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Charles Taylor CEO on UK growth, mixed-bag 2017 results

Charles Taylor CEO on UK growth, mixed-bag 2017 results | Insurance Business

Charles Taylor CEO on UK growth, mixed-bag 2017 results

The CEO of insurance services provider Charles Taylor says the firm achieved a “solid overall financial performance” in 2017, revealing that while revenues went up, profits went down.

Revenue increased by 24.6% year-on-year, coming in at £210.8 million for the year ending December 2017, compared to £169.3 million in 2016. Adjusted profit before tax also rose, standing at £15.3 million for 2017 – a 3.5% climb from the previous year.

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However, statutory profit before tax decreased by 31.3% to £7.4 million, down from £10.7 million in 2016. Despite that, the firm increased its dividend per share by 5% to £11.01p.

Group CEO David Marock said that the drop in statutory profits was largely due to the “amortisation of intangible customer relationship assets” following the company’s acquisition of travel assistance firm CEGA in 2016, as well as non-recurring costs relating to office closures and operational efficiency. 

“We do not consider that these costs reflect the Group’s underlying performance,” Marock said.

In the UK, the challenging market conditions that impacted many insurers in 2017 presented opportunity for Charles Taylor.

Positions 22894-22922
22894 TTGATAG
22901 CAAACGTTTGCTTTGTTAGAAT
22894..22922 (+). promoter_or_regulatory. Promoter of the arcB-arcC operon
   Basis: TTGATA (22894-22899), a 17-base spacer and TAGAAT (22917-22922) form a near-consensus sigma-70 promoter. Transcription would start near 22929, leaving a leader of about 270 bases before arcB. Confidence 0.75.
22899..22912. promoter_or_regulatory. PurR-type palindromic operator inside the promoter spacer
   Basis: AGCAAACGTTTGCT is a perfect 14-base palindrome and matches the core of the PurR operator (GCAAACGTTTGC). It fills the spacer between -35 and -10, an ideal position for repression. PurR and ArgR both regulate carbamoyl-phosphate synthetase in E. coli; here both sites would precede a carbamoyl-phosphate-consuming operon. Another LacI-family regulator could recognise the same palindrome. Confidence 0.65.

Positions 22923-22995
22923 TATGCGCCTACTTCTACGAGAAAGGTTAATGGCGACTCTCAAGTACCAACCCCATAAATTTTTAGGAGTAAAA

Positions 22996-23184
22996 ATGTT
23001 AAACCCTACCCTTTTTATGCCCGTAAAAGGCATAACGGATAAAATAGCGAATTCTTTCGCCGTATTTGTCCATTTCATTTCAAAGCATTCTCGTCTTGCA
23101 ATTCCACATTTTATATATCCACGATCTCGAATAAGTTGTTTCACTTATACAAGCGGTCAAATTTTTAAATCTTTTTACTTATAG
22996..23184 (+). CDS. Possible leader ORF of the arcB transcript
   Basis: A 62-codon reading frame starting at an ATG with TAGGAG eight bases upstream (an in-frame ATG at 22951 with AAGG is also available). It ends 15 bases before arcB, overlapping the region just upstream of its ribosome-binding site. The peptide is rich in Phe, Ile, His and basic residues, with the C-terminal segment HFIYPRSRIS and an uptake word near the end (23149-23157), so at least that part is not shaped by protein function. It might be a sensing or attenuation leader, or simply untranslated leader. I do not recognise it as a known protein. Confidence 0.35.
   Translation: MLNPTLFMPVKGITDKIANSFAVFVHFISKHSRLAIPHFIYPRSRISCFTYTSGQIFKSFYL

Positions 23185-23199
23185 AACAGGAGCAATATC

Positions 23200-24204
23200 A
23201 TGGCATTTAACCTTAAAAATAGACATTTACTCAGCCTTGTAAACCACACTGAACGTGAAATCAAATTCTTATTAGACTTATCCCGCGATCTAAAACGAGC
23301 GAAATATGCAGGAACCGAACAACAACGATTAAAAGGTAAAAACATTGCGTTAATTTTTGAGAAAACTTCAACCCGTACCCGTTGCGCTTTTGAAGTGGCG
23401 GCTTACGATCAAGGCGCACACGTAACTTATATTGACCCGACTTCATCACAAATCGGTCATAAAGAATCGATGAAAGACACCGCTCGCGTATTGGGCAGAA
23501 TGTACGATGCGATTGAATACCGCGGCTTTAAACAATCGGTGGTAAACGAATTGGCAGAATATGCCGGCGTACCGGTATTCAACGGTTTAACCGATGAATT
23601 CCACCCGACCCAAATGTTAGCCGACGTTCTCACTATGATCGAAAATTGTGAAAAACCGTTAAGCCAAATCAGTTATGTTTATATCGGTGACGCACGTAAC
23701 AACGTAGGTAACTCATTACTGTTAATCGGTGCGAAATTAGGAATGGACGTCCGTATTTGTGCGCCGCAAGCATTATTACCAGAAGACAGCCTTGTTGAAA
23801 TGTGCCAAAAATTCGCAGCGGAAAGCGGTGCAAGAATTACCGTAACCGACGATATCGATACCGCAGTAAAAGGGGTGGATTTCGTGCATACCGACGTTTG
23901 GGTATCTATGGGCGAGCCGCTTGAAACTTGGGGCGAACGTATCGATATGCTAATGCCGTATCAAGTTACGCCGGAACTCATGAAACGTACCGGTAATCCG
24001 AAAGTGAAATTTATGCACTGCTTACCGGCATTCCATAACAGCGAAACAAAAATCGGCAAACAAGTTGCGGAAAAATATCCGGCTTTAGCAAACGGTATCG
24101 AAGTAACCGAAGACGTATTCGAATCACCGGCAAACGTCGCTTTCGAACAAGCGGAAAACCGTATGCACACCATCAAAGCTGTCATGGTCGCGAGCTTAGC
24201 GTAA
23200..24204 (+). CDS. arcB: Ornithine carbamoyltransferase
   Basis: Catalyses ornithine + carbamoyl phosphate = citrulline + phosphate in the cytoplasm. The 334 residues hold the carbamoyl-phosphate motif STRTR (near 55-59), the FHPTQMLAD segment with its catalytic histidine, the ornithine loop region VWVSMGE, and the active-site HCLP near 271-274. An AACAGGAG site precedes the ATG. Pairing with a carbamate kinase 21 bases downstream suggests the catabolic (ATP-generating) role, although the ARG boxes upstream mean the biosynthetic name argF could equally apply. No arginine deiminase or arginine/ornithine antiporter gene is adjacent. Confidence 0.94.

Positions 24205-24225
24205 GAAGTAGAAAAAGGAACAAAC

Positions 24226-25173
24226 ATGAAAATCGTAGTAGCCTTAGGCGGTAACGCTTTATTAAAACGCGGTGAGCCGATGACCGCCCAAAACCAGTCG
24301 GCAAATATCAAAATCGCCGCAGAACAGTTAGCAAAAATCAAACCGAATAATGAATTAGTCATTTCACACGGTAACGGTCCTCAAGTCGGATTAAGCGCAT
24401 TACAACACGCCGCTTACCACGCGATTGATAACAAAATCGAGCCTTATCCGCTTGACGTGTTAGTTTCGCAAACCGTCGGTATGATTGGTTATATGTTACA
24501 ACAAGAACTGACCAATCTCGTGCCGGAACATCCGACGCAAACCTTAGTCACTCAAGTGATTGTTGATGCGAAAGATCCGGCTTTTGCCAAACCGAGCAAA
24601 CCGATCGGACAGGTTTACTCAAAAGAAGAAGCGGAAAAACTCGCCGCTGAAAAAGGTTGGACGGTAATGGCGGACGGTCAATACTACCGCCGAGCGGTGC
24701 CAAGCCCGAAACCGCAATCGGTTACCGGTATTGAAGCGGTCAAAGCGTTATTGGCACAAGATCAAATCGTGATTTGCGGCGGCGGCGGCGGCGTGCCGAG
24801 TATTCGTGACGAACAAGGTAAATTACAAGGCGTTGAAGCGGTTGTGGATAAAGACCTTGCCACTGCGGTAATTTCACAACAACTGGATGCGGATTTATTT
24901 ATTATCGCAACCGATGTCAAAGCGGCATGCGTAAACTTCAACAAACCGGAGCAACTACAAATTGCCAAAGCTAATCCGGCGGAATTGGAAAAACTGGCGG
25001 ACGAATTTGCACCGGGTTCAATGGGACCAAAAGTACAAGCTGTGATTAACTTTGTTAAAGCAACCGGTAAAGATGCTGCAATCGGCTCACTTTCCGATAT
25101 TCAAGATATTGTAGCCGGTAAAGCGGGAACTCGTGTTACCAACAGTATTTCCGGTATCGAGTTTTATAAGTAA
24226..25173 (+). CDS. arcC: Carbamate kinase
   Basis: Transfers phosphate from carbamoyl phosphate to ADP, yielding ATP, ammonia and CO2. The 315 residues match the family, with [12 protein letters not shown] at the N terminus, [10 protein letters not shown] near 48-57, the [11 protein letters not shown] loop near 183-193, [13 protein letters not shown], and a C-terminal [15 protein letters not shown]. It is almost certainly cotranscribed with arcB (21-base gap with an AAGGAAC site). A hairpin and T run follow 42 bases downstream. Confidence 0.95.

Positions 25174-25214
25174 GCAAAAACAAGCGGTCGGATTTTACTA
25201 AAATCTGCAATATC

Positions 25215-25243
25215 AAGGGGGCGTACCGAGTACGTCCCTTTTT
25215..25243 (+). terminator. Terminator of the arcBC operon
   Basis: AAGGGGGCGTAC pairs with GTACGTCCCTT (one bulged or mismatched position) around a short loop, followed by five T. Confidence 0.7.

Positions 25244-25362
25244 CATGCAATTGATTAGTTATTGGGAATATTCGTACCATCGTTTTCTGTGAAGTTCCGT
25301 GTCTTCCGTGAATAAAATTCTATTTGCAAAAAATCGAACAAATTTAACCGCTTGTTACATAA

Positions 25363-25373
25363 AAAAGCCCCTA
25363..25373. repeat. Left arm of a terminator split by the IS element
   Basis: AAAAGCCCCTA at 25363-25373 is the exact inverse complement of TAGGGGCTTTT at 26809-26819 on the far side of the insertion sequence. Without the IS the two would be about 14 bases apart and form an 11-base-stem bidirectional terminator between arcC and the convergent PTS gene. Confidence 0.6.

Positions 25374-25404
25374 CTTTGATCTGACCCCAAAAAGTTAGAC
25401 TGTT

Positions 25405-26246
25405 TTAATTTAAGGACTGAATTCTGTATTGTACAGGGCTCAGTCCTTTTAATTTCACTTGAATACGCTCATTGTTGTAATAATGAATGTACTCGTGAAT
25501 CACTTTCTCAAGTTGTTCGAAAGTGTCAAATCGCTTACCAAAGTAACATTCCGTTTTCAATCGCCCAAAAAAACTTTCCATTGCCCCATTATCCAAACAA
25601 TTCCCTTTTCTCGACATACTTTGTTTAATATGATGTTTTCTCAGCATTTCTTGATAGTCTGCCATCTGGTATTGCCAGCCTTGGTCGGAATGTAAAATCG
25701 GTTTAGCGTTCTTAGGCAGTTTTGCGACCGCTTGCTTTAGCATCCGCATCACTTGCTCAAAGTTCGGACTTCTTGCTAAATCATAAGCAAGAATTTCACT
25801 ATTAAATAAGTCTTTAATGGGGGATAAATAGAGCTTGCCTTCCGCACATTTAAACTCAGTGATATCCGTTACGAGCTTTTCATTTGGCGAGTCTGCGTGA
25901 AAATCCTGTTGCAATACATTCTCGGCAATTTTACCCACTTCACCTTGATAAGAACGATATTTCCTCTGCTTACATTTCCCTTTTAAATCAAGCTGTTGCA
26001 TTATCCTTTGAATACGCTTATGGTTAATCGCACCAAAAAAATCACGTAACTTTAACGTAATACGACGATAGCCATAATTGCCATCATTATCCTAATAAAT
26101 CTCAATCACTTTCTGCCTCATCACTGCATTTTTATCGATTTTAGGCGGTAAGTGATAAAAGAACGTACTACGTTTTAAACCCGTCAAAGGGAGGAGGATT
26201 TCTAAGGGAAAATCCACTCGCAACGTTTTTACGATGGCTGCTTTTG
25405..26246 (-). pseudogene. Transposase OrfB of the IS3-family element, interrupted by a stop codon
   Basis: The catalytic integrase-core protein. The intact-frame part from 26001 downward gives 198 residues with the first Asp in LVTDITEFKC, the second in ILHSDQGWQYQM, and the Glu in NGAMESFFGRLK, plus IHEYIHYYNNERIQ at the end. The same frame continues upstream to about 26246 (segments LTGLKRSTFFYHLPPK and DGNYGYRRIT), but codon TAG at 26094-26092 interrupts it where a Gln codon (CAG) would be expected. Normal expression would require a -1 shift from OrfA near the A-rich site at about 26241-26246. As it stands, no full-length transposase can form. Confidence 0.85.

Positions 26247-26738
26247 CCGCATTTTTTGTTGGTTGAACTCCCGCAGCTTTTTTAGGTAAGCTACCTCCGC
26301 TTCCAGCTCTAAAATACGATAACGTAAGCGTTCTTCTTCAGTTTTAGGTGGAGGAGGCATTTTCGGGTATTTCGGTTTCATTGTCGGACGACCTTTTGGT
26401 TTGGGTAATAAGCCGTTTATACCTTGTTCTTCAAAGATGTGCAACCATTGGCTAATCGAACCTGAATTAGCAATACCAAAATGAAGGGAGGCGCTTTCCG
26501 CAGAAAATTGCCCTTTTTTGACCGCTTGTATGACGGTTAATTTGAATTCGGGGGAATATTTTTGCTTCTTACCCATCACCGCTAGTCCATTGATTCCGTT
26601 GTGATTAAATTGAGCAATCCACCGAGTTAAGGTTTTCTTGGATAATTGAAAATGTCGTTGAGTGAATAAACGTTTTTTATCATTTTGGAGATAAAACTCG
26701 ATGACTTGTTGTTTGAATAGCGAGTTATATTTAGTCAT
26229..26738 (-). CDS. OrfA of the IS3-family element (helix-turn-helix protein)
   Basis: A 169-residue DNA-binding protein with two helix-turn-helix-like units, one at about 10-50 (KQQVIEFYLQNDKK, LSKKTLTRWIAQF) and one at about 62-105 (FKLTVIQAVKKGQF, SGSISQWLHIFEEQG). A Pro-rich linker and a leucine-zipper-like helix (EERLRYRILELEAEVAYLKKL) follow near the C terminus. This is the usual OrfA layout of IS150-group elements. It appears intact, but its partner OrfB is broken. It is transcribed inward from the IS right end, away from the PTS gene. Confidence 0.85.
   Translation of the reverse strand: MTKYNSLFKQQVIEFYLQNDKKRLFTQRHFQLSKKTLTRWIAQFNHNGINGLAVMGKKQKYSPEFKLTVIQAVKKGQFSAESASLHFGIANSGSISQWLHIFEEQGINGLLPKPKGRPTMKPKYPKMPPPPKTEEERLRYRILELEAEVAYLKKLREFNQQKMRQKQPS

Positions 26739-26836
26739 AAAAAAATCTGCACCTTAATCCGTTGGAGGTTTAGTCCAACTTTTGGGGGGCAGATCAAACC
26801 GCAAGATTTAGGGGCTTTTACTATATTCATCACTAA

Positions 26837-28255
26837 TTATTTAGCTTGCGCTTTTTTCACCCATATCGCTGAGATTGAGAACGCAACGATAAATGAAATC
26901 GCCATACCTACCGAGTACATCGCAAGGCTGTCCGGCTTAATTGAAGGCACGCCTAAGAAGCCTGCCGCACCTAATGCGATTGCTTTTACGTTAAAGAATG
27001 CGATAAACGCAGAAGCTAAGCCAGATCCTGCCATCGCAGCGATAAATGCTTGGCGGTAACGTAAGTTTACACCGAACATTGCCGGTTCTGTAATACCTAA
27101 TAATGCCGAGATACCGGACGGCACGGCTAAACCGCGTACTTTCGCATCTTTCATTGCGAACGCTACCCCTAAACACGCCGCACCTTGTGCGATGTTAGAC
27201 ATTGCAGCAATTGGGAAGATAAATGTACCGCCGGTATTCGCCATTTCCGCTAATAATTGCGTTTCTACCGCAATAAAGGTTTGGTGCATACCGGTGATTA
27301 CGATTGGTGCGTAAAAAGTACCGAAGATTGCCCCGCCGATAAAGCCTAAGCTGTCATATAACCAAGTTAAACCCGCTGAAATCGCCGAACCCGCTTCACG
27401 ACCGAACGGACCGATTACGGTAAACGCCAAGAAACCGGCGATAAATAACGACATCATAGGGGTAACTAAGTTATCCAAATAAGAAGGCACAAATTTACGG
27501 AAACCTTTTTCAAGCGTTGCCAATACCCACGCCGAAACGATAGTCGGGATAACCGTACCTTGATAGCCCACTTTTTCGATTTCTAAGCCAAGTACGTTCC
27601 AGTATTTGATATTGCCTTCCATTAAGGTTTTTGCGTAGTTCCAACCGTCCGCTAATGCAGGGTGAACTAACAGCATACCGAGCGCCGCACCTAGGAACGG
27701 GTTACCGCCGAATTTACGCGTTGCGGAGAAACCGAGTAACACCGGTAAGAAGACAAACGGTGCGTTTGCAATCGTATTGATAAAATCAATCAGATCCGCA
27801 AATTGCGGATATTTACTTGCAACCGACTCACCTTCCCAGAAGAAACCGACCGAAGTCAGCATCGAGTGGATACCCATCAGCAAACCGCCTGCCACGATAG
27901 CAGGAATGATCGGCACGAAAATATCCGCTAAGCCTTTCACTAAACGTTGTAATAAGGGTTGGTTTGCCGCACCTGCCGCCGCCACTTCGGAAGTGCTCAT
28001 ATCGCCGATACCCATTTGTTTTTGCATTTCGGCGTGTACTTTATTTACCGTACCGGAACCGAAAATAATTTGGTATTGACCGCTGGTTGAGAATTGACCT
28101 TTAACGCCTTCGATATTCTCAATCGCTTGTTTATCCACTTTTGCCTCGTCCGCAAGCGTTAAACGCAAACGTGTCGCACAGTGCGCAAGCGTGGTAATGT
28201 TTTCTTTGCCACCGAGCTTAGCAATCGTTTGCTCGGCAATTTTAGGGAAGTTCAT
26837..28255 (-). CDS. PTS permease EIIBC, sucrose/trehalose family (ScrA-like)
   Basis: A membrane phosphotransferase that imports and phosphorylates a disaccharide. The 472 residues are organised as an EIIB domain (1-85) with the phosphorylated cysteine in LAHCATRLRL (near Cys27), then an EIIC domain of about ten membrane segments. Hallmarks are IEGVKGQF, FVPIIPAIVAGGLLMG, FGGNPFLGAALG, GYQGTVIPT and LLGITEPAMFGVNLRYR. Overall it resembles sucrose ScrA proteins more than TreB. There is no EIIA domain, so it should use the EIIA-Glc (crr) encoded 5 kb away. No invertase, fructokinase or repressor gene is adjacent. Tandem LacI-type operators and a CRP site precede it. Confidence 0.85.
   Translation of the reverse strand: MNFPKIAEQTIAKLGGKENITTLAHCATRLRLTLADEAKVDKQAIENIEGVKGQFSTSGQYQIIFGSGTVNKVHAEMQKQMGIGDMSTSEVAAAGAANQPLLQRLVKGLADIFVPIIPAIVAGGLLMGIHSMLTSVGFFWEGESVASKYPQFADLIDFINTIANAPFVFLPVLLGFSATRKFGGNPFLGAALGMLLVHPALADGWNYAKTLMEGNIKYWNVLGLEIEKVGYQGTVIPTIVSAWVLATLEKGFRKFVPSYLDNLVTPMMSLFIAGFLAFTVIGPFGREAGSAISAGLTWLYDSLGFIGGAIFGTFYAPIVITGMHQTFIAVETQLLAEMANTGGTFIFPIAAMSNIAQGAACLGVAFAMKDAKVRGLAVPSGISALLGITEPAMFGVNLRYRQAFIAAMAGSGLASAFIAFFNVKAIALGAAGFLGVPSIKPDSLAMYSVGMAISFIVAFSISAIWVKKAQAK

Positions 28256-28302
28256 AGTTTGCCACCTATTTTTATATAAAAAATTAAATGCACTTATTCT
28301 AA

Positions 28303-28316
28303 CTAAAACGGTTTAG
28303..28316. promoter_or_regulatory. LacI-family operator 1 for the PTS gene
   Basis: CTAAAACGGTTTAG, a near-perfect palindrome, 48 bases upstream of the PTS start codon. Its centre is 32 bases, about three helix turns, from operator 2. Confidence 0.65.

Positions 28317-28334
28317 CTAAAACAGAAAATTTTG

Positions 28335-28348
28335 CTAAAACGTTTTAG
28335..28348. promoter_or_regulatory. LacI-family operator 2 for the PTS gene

“The environment is tough, but ironically from our point of view that positions us well for helping those clients deal with that environment,” Marock said.

The business has continued to focus on growing its insurtech arm, which Marock said means it is well-positioned to help clients with their focus on how technology can improve business.

Alongside the acquisition of CEGA in 2016, the business bought up specialist high net worth loss adjusting firm Criterion Adjusters in 2017, which has also contributed to continued growth in the UK.

As well as “building out” its UK loss adjusting team, Charles Taylor brought on a professional indemnity team and started to grow out its large loss team in the UK during 2017, Marock said.

“Thanks to all of those efforts, we’re seeing increased traction with the UK domestic insurance market in a way we haven’t historically seen,” he said.

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